Letting Go of the Perfect Christmas

Letting Go of the Perfect Christmas | Twin Cities Moms Blog
 
At this time of year, there are two types of people: Those who are giddy about the holidays and the rest of us. I fall into the second group. 
 
In my house, December is a time of Christmas preparation. In principle, I like this iconic holiday and the spiritual significance it has for my family. But every year the hype leading up to Christmas seems to start earlier and earlier. Stores set up their Christmas displays in August, toy catalogs arrive in September and retailers play holiday music in October. The obsession with Christmas is too much, too soon. By the time December arrives, part of me just wants the holiday season to be over. 
 
Despite my exasperation with the Christmas hype, I don’t want to be a Grinch. I envy the Christmas enthusiasts who buy matching holiday pajamas for their family and put up 14-foot Christmas trees. Believe me, I’ve tried to replicate this Yuletide passion. I work hard to create Christmas memories and traditions, arranging Santa visits, baking cookies and decorating the house. But in reality, these orchestrated moments often feel forced and are far from perfect. My son refuses to sit on Santa’s lap, short attention spans lead to half finished cookies and tensions rise when the Christmas lights inevitably don’t work. 
 

The quest for the perfect Christmas

 
As a parent, I long to replicate the treasured Christmas memories from my childhood. I remember loving Christmas and all the family traditions it encompassed – Christmas Eve church services, neighborhood light tours, amazing holiday treats. Christmas felt so magical when I was a kid, and I want my kids to feel that magic too. But as an adult, creating a memorable Christmas creates a lot of pressure. Pressure to keep everyone happy. Pressure to have heartwarming family moments. Pressure to create the perfect memories.
 
I’ve realized that my desire for perfection may be ruining Christmas for me. I can’t control the outside expectations of what my family’s Christmas celebration should look like, but I can control my response. This year I want to let go of the perfect Christmas and instead focus on a genuine Christmas.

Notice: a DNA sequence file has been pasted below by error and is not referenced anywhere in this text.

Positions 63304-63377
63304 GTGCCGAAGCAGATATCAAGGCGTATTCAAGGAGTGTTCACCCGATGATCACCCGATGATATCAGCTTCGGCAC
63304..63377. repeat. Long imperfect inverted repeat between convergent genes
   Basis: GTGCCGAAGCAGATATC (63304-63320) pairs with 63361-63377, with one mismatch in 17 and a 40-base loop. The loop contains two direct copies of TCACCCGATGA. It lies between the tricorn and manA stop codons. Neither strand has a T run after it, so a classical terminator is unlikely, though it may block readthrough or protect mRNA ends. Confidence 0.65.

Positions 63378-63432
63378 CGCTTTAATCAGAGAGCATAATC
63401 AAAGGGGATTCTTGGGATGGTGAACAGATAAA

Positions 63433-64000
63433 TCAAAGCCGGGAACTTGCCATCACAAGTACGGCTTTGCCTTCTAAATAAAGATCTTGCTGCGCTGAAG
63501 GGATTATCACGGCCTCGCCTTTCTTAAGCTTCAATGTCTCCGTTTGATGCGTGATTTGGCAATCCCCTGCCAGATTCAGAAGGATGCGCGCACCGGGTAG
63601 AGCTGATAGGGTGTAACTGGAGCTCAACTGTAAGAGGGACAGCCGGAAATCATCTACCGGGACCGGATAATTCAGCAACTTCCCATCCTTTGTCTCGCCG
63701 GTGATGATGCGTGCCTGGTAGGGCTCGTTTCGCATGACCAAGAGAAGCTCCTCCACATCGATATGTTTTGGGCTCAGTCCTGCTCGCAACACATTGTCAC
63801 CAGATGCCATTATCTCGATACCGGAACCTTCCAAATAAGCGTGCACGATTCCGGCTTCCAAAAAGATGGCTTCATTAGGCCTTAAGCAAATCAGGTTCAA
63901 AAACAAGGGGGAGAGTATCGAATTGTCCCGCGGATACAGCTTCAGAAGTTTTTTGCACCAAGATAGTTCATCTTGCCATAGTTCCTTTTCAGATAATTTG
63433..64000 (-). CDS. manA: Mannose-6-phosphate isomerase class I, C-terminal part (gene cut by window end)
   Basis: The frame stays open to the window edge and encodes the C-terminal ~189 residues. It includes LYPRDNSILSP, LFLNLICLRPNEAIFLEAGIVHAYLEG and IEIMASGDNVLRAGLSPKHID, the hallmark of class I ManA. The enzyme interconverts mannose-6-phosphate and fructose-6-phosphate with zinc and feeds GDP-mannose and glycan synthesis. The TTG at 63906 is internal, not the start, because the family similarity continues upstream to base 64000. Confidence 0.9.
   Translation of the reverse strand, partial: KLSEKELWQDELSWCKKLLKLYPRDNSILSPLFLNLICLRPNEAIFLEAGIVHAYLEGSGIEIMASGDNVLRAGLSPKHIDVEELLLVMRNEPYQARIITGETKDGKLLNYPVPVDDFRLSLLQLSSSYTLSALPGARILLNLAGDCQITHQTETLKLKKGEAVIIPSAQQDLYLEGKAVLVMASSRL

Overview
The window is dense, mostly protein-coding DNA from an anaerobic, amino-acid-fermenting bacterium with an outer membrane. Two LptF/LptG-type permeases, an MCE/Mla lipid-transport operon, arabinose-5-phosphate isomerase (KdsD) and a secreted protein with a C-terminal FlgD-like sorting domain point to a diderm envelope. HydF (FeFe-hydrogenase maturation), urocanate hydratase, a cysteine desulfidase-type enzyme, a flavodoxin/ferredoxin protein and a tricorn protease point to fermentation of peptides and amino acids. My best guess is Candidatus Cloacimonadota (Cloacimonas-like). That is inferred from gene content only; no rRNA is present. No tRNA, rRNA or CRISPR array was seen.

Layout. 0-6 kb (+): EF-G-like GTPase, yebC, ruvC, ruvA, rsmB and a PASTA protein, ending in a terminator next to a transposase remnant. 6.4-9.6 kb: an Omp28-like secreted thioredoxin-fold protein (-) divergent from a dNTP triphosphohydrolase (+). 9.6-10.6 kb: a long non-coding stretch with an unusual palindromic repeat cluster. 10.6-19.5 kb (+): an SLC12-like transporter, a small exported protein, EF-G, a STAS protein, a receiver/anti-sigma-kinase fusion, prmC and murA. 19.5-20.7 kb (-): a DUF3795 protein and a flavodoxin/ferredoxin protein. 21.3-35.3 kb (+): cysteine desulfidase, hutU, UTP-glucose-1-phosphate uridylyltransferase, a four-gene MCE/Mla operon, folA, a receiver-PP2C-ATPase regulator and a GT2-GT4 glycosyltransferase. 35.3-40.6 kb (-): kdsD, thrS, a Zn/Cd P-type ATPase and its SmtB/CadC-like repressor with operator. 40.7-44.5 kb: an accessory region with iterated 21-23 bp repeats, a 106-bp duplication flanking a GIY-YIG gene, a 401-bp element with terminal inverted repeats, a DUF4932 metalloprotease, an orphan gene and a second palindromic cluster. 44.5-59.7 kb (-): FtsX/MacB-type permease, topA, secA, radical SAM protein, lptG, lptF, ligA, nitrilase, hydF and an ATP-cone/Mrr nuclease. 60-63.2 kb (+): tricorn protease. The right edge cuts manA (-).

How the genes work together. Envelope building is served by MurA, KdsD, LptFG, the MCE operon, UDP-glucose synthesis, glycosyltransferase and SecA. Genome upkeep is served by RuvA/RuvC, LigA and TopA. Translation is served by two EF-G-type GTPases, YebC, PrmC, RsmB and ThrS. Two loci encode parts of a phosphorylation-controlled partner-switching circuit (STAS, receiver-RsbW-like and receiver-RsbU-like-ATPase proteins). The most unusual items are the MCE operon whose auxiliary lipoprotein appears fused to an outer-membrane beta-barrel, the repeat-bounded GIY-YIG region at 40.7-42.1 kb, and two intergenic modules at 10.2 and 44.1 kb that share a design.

So this Christmas:
 
I choose calm instead of chaos. I will make space for quiet moments with my family and skip traditions that don’t bring us joy.
 
I choose relaxation instead of exhaustion. I will let go of the desire to do every holiday activity and be at every festival.
 
I choose peace instead of discontent. I will focus on enjoying real moments with my family, not creating Kodak moments. 
 
I choose joy instead of stress. I will focus on the joy of gift giving and let go of the quest for the perfect gift.
 
I choose the sacred instead of the temporary. I will center myself on the deeper meaning of Christmas and the spiritual significance it has for my family.
 
This year my family’s Christmas will be far from perfect. It will be filled with tantrums, burnt cookies and flawed photos. But it will be OUR Christmas. And I have a feeling that these genuine moments will create the Christmas magic I’m longing for. 
Rachel Anderson
Rachel is one of those rare people who has never had a cup of coffee. She’s decided to start drinking coffee once she grows up. In the meantime, she gets her energy from the loves of her life: her husband of nearly 10 years, 6 year-old son, and 1 1/2 year-old daughter. She also loves Reese’s Peanut Butter Cups, the Thanksgiving holiday and the beauty of Minnesota. Rachel is a writer at heart and has built a career in corporate communications. The job closest to her heart is being a mom to her gregarious son and spirited baby girl. As a Christian, Rachel aims to give and receive grace every day.

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